Monday, July 20, 2009
Congresssman Raul Grijalva has scored a victory in blocking an effort to continue uranium mining on public land near the Grand Canyon. Here's the release from Grijalva's office:
Washington, D.C. — One year after House Natural Resources Committee Chairman Nick J. Rahall (D-WV) and Subcommittee Chairman Raúl M. Grijalva (D-AZ) initiated efforts to force the Bush-era Interior Department to withdraw lands surrounding the Grand Canyon National Park from new uranium mining, Interior Secretary Ken Salazar today moved to protect nearly one million acres from new uranium mining.
“The spectacular Grand Canyon is far too precious to risk to contamination from
new uranium mining, which is why I joined Subcommittee Chairman Grijalva in urging Secretary Salazar to issue this temporary withdrawal. We are grateful that he has heeded our Committee’s emergency request, which will afford the Congress more time to pass legislation to permanently protect the families and resources of the Grand Canyon area from the threat of uranium contamination,” Chairman Rahall said.
“The Grand Canyon is too important to waste, and the Obama Administration recognizes that. Whether we talk about its significance to Arizona’s economy, the Grand Canyon watershed, or future generations of Americans, this is a treasure that we cannot risk contaminating. With the leadership of Secretary Salazar, we now may have temporary protections for this American treasure. Although an important first step, it doesn’t change the need for the Grand Canyon Watersheds Protection Act of 2009, which will permanently protect the Grand Canyon for future generations to enjoy,” Subcommittee Chairman Grijalva said.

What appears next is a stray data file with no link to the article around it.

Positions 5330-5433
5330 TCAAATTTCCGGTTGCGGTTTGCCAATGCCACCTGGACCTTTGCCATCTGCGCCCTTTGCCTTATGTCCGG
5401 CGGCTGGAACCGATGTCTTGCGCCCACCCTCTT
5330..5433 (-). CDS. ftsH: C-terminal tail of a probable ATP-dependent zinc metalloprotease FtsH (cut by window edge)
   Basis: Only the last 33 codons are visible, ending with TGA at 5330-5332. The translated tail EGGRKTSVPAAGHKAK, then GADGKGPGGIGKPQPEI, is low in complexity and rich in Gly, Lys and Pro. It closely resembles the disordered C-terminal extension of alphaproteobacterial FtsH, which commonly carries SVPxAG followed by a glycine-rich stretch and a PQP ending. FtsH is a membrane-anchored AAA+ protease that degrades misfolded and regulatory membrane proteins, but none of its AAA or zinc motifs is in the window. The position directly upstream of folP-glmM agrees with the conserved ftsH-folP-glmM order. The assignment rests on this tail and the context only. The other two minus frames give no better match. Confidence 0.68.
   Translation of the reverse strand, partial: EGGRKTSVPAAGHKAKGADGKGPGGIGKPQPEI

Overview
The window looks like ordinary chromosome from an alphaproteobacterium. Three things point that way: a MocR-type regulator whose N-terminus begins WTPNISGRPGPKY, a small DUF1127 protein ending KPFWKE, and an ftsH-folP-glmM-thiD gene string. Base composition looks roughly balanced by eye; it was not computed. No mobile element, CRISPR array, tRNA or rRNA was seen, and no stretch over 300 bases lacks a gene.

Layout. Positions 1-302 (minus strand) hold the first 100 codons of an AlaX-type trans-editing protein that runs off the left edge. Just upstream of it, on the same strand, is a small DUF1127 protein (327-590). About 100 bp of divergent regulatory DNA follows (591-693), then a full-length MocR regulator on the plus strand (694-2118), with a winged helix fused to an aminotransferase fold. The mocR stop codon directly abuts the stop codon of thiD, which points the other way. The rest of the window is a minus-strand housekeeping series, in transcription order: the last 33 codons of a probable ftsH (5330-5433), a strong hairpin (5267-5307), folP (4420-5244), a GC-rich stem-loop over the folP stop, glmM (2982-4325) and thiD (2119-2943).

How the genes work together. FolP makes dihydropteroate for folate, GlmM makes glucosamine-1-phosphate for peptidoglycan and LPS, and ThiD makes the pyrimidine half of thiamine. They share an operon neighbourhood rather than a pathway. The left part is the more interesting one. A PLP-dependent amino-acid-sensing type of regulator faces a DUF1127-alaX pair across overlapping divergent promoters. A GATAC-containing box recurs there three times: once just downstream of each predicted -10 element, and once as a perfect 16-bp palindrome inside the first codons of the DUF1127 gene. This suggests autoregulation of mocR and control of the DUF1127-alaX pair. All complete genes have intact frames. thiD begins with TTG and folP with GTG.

The announcement comes just one day ahead of a previously planned Subcommittee on National Parks, Forests and Public Lands hearing on legislation authored by Grijalva and co-sponsored by Rahall — the Grand Canyon Watersheds Protection Act of 2009 (H.R. 644) — that would permanently withdraw nearly one million acres of federal land, in close proximity to Grand Canyon National Park, from future mining claims.
In June 2008, Rahall and Grijalva led the Committee in approving an emergency resolution to compel the Interior Department to withdraw these lands under the Federal Land Policy and Management Act (FLPMA) — yet the agency refused to declare an emergency and failed to withdraw the lands. The Interior Department’s action today will stop future uranium mining claims for a two-year period, and has the potential to withdraw these public lands for up to 20 years.
The Subcommittee will proceed with a legislative hearing Tuesday, July 21, 2009, on the Grand Canyon Watersheds Protect Act of 2009, to ensure a permanent withdrawal of the acreage.